Tips for Building Rapport with Your Manager

Image of four nurses talking to each other while walking

When you first went to work as an RT, probably the last thing on your mind was building rapport with your manager. At that point in your career, you were just trying to figure out how things were done in your new department and deliver the best possible care to your patients.

But if you’ve been around for a while, you have likely begun to notice that some members of your RT team seem to have a more collegial relationship with the top leadership in the department than others.

These are the folks who are consulted when it’s time to purchase new equipment. The ones who get asked to sit on departmental or even hospital-wide committees. The people picked to lead the discussion during rounds or in continuing education sessions. And more often than not, when promotions are available, they are the ones who get them.

How can you build the kind of rapport with your managers that these folks already seem to have? Here are five tips you can use to make it happen —

  1. Actions speak louder than words: First and foremost, realize that building a better rapport with your managers will never happen if you are not actively working to be the best RT you can be. Be on time for your shifts, be kind and courteous to your coworkers inside and outside of respiratory care, go the extra mile for your patients, and build positive connections with them and their families in a way they will remember. All of this will attract the attention of your superiors because when you look good, they look good.
  2. Take the initiative: Every RT department has a host of things that need to be done, but not enough people to do them. When you see something that could use doing or improving, ask your manager if you could take on the task. Start with simple things, like rearranging the supply room, reorganizing the shelf of continuing education resources, or even cleaning out the refrigerator in the break room. Your manager will take notice and see you as someone they can turn to when they need help.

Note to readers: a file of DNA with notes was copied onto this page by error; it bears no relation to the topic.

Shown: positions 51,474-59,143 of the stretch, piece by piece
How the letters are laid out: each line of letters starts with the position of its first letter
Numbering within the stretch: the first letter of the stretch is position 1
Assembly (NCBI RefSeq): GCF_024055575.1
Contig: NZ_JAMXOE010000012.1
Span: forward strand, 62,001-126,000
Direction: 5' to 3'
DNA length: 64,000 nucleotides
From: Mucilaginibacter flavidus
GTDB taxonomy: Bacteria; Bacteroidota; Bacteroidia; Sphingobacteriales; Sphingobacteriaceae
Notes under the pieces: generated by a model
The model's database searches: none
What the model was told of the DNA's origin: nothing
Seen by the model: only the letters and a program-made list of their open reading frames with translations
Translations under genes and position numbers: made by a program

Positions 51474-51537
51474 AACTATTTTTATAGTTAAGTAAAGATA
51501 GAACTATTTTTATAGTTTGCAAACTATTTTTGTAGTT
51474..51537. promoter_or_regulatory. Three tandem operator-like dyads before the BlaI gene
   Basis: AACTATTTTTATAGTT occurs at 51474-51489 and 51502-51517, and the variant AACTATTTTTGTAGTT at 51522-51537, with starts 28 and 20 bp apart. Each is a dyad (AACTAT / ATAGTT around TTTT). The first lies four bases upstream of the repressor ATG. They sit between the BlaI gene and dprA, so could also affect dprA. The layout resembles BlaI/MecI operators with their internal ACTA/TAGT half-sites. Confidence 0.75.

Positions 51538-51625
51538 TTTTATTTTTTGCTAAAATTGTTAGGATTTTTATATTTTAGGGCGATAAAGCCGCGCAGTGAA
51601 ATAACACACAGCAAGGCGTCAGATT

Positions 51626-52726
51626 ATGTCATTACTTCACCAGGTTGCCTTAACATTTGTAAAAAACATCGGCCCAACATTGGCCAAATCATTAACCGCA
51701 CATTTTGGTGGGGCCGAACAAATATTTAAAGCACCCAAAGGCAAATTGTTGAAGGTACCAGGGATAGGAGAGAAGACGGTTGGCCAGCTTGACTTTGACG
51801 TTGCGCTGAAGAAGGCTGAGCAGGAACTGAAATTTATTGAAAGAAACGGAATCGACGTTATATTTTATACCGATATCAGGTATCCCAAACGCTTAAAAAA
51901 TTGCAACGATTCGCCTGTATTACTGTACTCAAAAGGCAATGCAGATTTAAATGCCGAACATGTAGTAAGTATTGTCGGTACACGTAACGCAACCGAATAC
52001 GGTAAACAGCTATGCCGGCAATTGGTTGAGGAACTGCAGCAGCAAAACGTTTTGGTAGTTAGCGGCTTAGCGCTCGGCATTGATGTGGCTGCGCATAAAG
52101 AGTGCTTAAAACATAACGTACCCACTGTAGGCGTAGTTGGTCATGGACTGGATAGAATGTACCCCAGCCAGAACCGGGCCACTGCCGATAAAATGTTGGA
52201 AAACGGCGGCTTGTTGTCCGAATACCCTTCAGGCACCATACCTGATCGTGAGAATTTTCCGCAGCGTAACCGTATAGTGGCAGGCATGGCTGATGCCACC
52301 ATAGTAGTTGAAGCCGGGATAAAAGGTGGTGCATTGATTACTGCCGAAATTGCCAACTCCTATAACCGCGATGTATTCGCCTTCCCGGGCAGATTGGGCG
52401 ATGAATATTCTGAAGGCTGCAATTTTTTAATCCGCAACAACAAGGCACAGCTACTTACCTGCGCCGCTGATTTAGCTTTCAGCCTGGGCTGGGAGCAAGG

3. Got an idea? Share it: If you are like most therapists, you are adept at thinking outside of the box. When a good idea occurs to you that would improve patient care or help things run more smoothly in the department, tell your direct supervisor about it and ask them what they think. If you get a positive response, volunteer to help your department implement your idea.
  4. Practice your communication skills with everyone you meet: You certainly want to communicate well with your managers, but you also want to get a reputation for communicating well with everyone else. So make sure you put your best foot forward no matter who you are speaking with at work — everyone from the hospital CEO on down will be impressed by an RT with good communication skills.
  5. Look for common ground: Lastly, take every opportunity that comes along to learn more about your managers on a professional and personal basis. For example, check out their AARConnect or LinkedIn profile to find out where they went to RT school and where they’ve worked before. Maybe you went to the same school or worked at the same place in the past. Pay attention to casual conversations around you in the department to learn more about their hobbies and interests. Maybe you are both huge sports fans, love to cook, or have another common interest you can bond over. Sometimes finding even little things you have in common can make a big difference in your ability to make a connection with the people who hold your career in their hands.

Building rapport with your managers isn’t something that will happen overnight, but if you put these tips into action, you will soon find that your blip on your manager’s radar screen has grown in stature.

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